Running Meetings: Charging Hard

SAN JOSE, CA - FEBRUARY 24:  Google co-founder...Image by Getty Images via @daylifeBusiness Insider: How Larry Page Changed Meetings At Google After Taking Over Last Spring
  1. Every meeting must have one clear decision maker. If there's no decision maker -- or no decision to be made -- the meeting shouldn't happen.
  2. No more than 10 people should attend.
  3. Every person should give input, otherwise they shouldn't be there.
  4. No decision should ever wait for a meeting. If a meeting absolutely has to happen before a decision should be made, then the meeting should be scheduled immediately.
To that I would add another observation. A team should be three people, maximum five people. And then you are moving.

Think Quarterly: Start-Up Speed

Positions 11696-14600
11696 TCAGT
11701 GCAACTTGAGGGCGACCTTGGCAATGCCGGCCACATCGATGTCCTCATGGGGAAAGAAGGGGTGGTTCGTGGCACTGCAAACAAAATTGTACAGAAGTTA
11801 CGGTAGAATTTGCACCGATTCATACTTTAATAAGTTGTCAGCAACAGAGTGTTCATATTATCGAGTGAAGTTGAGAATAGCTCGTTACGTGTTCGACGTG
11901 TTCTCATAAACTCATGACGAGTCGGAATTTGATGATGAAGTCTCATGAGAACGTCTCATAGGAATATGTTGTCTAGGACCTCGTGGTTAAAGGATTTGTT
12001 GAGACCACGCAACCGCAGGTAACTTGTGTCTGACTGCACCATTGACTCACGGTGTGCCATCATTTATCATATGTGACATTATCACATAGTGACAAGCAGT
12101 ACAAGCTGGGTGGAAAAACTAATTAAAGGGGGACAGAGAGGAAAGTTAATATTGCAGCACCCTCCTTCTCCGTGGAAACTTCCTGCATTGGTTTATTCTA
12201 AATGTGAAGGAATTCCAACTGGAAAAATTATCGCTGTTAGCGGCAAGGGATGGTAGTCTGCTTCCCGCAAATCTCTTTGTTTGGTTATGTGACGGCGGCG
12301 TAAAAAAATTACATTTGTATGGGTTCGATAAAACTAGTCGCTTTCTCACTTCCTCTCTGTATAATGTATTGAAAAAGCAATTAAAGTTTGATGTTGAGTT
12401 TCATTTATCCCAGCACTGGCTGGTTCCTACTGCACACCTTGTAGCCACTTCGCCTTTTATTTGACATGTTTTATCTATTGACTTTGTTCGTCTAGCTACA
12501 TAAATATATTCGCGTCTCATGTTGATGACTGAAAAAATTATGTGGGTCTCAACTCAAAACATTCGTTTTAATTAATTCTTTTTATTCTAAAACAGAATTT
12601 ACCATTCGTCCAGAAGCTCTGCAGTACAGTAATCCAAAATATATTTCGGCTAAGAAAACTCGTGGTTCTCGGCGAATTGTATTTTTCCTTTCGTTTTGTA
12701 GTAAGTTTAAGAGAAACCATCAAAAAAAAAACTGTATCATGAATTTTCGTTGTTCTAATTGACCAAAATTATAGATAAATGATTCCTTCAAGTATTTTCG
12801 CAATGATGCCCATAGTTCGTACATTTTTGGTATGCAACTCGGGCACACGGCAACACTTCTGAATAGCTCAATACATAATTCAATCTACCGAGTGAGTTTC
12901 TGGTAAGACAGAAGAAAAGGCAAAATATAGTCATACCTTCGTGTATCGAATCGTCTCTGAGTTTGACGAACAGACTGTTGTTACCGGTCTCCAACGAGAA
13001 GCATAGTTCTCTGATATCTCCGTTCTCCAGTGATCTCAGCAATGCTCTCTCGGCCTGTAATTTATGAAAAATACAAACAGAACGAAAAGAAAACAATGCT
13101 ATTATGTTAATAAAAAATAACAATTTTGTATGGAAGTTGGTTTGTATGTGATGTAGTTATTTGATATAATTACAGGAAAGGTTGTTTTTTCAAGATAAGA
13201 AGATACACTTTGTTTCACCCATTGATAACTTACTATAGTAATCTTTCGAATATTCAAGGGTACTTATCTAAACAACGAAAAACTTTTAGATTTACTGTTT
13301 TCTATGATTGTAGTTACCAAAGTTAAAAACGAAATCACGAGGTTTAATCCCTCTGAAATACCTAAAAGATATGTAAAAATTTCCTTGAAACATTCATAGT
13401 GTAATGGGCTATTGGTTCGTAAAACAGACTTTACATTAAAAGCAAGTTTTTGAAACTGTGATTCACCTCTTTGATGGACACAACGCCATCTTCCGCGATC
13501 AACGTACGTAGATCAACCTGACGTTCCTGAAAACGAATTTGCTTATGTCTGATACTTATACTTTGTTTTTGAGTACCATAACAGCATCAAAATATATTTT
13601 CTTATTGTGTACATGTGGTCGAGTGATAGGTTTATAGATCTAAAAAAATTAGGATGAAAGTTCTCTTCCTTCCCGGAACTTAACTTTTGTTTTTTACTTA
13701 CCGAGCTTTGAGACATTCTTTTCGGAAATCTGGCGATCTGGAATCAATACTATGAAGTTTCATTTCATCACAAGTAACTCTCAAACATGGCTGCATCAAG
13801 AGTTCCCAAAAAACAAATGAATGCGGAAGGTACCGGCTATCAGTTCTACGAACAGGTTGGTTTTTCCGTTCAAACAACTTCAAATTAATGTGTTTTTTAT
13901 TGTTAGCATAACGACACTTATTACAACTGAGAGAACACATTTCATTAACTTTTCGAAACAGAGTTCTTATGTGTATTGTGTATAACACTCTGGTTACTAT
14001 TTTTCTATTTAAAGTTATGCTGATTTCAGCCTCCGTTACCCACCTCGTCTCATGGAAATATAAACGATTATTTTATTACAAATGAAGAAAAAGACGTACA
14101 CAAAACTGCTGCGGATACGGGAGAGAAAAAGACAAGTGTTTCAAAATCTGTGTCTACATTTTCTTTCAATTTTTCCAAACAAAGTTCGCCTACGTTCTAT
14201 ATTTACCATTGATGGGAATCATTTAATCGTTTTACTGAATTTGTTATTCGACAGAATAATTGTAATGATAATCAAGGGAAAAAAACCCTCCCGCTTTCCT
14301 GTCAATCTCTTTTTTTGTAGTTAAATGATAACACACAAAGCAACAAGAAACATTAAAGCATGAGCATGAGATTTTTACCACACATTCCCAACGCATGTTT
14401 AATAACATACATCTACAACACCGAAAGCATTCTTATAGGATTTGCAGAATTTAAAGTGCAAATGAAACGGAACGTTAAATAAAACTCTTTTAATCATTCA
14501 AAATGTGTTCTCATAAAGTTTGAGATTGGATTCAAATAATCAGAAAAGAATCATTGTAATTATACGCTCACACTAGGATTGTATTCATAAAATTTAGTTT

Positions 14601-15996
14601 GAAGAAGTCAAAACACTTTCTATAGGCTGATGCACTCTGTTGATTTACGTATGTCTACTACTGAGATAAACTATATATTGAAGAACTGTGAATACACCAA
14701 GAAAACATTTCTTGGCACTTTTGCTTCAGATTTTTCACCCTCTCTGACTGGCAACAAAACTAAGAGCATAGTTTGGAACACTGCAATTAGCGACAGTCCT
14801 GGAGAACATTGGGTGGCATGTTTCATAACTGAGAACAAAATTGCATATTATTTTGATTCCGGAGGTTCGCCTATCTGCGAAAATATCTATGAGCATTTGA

.... we needed to grow and speed up at the same time ..... that holy grail of business speed: The start-up ..... For starters, we noted that every decision-oriented meeting should have a clear decision-maker, and if it didn’t, the meeting shouldn’t happen. Those meetings should ideally consist of no more than 10 people, and everyone who attends should provide input. If someone has no input to give, then perhaps they shouldn’t be there. That’s okay – attending meetings isn’t a badge of honor – but the people who are attending need to get there on time. Most importantly, decisions should never wait for a meeting. If it’s critical that a meeting take place before a decision is made, then that meeting needs to happen right away. ...... “Google+ shipped over 100 new features in the 90 days after launch, while accelerating to over 40 million users. That’s a velocity we’re proud of.” ..... Besides fast decisions, another key hallmark of start-ups is their fast-paced, densely populated offices. We’ve always promoted this approach at Google, organizing around small teams and working in close proximity to one another. Even Eric Schmidt shared his office with an engineer when he first joined the company. ...... we created a ‘bullpen’ in one of the buildings on our main campus, which was specially designed as a place for members of our executive team to work and talk in an informal setting. These execs now set aside a number of hours per week to be there. It’s amazing how fast things can get done – even in a large company – when you put so many key people together and don’t give them an agenda. ....... Creating quarterly OKRs (Objectives and Key Results) has been part of Google’s culture since board member John Doerr introduced the concept in 1999. ...... Team by team, the leaders lay out their objectives and how they’ll measure success. Afterwards, they’re posted for anyone within the company to see. ..... a recent OKR objective for our search team was to improve the world’s information and make it universally accessible and useful, which restates and reiterates the company’s mission statement ....... Having these shared goals also has the benefit of helping prevent the formation of silos – always a concern as companies grow. ...... in a permanently accelerating environment, we’re all seeking the best ways to move faster and be smarter. ... Larry’s closing speech at Zeitgeist: “There are no companies that make good slow decisions.”

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